I am a white, lower-to-middle class, heterosexual, male graduate student engaged in the study of history and gender. I use these terms of social location self-consciously because I believe they matter in at least two specific ways: first, because they are terms through which I am socially perceived; second because they offer some clue of where I stand viz. a viz. material, cultural, and symbolic resources in this world. Beyond these generalities, I want to offer a bit of accounting — both for myself, and others — of how I got to where I am.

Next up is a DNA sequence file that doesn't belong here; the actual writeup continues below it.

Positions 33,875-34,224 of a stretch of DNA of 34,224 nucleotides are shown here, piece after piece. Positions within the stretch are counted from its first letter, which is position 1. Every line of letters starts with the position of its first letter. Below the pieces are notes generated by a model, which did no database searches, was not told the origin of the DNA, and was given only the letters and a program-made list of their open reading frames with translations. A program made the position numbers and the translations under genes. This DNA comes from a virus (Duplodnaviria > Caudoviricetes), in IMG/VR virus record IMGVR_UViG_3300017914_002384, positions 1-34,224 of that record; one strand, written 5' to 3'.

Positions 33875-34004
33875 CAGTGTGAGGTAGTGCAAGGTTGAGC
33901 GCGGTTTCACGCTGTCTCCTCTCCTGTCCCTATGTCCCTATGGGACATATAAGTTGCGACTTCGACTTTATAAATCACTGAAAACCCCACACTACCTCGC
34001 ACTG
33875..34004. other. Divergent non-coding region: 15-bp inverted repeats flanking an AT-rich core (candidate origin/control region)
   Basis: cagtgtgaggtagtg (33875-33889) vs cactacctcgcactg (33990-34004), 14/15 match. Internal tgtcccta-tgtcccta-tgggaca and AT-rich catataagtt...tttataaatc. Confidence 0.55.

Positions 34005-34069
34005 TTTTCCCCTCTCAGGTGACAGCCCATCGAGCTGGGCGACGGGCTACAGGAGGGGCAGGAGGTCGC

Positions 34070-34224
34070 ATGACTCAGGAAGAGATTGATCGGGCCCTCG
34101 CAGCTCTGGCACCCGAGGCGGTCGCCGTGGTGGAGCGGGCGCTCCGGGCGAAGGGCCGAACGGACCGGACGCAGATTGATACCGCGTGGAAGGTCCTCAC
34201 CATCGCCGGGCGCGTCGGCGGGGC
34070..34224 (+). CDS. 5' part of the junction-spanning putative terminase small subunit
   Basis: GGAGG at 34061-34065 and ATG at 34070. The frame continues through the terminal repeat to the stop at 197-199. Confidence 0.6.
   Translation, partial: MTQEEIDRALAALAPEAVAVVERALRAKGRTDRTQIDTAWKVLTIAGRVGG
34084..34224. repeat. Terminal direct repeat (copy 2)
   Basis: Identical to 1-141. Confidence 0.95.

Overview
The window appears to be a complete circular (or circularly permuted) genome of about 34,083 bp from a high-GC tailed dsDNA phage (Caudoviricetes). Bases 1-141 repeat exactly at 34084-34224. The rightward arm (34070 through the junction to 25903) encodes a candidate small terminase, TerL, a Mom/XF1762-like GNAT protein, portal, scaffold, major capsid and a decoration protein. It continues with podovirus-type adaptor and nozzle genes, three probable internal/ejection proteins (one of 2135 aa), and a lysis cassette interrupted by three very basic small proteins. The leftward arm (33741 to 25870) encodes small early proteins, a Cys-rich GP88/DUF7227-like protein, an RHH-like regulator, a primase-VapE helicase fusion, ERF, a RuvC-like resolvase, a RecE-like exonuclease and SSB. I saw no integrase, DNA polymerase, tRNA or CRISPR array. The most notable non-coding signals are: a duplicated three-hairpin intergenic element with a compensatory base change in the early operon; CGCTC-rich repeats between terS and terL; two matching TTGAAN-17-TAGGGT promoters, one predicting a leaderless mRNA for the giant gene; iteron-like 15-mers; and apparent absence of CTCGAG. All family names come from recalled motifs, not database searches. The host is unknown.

I write about women’s liberation movements specifically and radical political movements in general. I discovered feminism late in my college years. It was not through an intellectual text or a course on women’s studies, a protest, a rally, or an injustice perpetuated against my body — it was through music. The undeniably feminist lyrics of Ani DiFranco’s early songs, along with her skilled guitar playing, struck me, for reasons that I was unsure of at the time. After all, I hadn’t grown up within a family that had an explicitly feminist consciousness; I had no feminist friends who self-identified with or advocated feminism. In fact, at the time I had very few female friends at all. In hindsight, it was DiFranco’s honesty that I found compelling. Hearing lyrics such as “We don’t look like pages from a magazine but that’s alright / oh baby that’s alright” (“Imperfectly”) or “It seems like everyone’s an actor or an actor’s best friend / I wonder what was wrong to begin with that we should have to pretend” (“Anticipate”) pierced through a veil of conformity I had been measuring my own self-worth against for years. Continue reading “Self-prefacing”